At the same time, in the spring of 2006, the Tribes filed a Quiet Title Action against the United States in D.C. federal court concerning the matter. This process uncovered a series of “classified documents” that indicated that Fort Reno may still be in military status. The D.C. Court of Appeals [actually the United States Court of Appeals for the District of Columbia Circuit], in line with the DOI legal opinion of February 1999, ruled that the claim could not be brought against the United States in court because of the twelve-year statute of limitations contained in the Quiet Title Act.

As you can appreciate, the Tribes have waited for the return of the Ft. Reno land for more than a century, without receiving any compensation or ceding their claim for it. The federal government, which is still holding the land for its own purposes, has yet to fulfill its promise.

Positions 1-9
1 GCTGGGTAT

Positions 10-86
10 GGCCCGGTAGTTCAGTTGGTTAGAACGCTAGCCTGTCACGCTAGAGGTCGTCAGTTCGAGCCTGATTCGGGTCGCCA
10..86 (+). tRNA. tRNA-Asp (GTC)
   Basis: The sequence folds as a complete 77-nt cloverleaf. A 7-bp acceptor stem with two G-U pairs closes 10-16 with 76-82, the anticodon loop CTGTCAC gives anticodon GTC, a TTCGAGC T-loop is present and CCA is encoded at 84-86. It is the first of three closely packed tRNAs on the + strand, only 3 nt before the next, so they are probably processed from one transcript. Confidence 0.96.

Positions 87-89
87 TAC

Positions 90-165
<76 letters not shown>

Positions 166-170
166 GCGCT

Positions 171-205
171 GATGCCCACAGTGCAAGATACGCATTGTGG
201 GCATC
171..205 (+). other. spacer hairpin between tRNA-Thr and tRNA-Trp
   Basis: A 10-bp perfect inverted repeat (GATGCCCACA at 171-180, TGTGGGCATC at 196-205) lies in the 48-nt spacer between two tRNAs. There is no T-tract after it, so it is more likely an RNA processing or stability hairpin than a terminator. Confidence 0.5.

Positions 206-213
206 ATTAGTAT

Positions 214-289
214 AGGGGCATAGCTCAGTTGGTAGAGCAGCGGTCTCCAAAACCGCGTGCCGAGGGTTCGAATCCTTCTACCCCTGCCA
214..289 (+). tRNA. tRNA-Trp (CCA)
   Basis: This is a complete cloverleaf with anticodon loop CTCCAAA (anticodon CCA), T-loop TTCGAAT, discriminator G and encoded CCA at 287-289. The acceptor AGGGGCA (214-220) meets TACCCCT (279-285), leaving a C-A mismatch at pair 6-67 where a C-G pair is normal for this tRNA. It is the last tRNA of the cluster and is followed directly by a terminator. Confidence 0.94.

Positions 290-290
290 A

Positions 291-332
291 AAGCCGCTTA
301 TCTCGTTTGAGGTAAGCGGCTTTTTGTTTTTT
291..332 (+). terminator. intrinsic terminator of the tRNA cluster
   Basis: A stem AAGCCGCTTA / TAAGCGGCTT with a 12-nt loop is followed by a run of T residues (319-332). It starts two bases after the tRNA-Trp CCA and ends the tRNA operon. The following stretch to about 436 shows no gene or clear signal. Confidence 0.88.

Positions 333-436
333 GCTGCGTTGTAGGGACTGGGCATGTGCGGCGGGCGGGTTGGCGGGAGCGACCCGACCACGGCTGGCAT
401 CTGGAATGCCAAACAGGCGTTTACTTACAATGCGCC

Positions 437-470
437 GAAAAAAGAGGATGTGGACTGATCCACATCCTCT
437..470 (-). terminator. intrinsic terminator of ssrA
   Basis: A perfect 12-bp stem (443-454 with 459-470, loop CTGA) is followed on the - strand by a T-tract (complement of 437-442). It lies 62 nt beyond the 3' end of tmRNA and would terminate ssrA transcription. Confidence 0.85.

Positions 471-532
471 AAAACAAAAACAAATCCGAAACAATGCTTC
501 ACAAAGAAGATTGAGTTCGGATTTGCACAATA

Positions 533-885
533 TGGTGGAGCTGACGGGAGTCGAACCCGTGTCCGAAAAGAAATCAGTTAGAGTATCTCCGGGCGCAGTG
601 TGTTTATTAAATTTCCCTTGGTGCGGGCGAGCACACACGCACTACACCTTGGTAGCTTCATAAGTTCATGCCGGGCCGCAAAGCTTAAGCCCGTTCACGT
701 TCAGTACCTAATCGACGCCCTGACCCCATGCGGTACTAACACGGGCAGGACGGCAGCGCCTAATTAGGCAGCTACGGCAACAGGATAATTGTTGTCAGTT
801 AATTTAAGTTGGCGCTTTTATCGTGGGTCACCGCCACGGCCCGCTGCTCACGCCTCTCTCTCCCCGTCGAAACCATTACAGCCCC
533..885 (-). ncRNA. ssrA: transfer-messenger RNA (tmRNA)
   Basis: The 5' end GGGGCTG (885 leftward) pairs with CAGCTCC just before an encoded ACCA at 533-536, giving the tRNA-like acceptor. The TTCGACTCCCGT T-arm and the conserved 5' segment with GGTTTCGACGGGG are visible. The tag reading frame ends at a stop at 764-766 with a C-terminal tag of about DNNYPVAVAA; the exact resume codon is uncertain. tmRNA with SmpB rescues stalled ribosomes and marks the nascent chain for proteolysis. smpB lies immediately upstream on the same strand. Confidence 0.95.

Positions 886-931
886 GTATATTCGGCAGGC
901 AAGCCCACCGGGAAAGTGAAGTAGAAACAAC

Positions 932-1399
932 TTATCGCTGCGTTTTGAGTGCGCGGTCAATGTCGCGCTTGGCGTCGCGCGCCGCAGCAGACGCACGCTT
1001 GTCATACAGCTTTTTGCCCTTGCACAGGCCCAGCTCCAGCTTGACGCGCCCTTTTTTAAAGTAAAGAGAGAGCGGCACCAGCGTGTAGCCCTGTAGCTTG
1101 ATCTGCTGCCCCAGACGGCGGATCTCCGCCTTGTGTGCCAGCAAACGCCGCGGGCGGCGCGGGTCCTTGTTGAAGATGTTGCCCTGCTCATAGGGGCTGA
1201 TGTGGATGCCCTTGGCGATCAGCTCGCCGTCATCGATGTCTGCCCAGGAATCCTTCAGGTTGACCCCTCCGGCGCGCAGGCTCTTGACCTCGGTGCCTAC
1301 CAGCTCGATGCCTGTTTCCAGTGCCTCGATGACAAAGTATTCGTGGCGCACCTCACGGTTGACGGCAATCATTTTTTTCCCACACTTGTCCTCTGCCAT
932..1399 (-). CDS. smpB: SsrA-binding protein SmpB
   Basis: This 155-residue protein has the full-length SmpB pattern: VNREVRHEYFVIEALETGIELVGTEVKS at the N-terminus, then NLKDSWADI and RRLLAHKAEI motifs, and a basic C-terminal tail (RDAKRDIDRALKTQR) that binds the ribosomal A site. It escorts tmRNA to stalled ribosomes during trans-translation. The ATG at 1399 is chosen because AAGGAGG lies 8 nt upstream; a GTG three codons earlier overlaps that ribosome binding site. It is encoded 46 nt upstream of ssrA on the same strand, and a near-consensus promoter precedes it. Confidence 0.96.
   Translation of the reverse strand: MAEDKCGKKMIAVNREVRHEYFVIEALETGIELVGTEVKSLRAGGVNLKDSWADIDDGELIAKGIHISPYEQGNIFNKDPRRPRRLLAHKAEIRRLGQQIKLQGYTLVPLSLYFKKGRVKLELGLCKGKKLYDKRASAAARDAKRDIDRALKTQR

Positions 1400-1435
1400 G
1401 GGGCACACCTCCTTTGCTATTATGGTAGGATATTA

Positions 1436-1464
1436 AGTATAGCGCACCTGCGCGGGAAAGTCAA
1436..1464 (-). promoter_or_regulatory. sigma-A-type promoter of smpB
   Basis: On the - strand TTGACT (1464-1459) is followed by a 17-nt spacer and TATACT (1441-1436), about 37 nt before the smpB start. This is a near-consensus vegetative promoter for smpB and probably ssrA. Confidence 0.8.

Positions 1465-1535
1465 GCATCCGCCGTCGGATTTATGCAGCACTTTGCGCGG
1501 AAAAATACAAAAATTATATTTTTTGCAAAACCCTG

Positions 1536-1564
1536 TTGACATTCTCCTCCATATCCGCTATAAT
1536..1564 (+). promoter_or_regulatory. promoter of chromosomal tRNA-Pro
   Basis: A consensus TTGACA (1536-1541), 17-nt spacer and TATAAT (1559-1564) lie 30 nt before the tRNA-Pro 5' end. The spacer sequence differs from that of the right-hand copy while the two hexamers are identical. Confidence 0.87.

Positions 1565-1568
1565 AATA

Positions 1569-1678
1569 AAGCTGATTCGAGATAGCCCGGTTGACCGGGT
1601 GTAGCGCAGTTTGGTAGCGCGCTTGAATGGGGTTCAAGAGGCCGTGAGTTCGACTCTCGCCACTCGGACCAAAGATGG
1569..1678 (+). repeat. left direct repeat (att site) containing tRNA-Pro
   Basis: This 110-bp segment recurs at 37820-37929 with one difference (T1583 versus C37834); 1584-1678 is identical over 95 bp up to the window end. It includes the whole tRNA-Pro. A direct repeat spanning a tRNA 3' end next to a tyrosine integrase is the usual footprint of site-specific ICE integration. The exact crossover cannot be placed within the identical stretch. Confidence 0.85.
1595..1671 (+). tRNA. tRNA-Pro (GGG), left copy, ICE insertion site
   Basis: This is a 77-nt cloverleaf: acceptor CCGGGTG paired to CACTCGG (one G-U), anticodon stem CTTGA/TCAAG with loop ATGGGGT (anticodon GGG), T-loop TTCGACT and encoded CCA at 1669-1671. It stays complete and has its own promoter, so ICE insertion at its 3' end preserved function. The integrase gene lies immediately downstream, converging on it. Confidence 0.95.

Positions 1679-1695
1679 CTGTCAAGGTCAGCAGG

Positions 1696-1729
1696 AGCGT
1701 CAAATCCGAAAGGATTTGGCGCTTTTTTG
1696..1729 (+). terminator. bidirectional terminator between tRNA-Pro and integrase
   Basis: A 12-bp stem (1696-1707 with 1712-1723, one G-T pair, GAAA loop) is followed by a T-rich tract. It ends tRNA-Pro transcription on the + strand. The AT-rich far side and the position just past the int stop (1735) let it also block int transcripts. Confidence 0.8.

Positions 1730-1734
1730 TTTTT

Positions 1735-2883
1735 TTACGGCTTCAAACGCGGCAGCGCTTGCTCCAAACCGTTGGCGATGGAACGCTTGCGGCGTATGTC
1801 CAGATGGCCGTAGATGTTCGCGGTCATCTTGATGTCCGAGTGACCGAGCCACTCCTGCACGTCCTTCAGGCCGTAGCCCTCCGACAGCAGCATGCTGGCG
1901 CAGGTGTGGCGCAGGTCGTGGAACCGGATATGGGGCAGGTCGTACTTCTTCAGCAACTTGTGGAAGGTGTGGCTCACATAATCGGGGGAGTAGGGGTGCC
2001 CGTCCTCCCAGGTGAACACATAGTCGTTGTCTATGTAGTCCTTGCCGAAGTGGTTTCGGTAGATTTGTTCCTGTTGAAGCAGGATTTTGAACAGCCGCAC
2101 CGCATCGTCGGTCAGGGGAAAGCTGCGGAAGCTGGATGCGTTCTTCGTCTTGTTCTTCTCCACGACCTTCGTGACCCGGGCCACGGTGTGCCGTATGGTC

I can assure you that, upon receipt of the land, my people will participate in and actively support development initiatives as long as they can be conducted in an environmentally sound way and will protect the precious historic and cultural resources of the land. These initiatives include preservation of the existing military facilities, energy development and partnerships to continue local research. Thank you for your attention to the matter and your support of Native Americans.

Patrick Spottedwolf
Arapaho Chief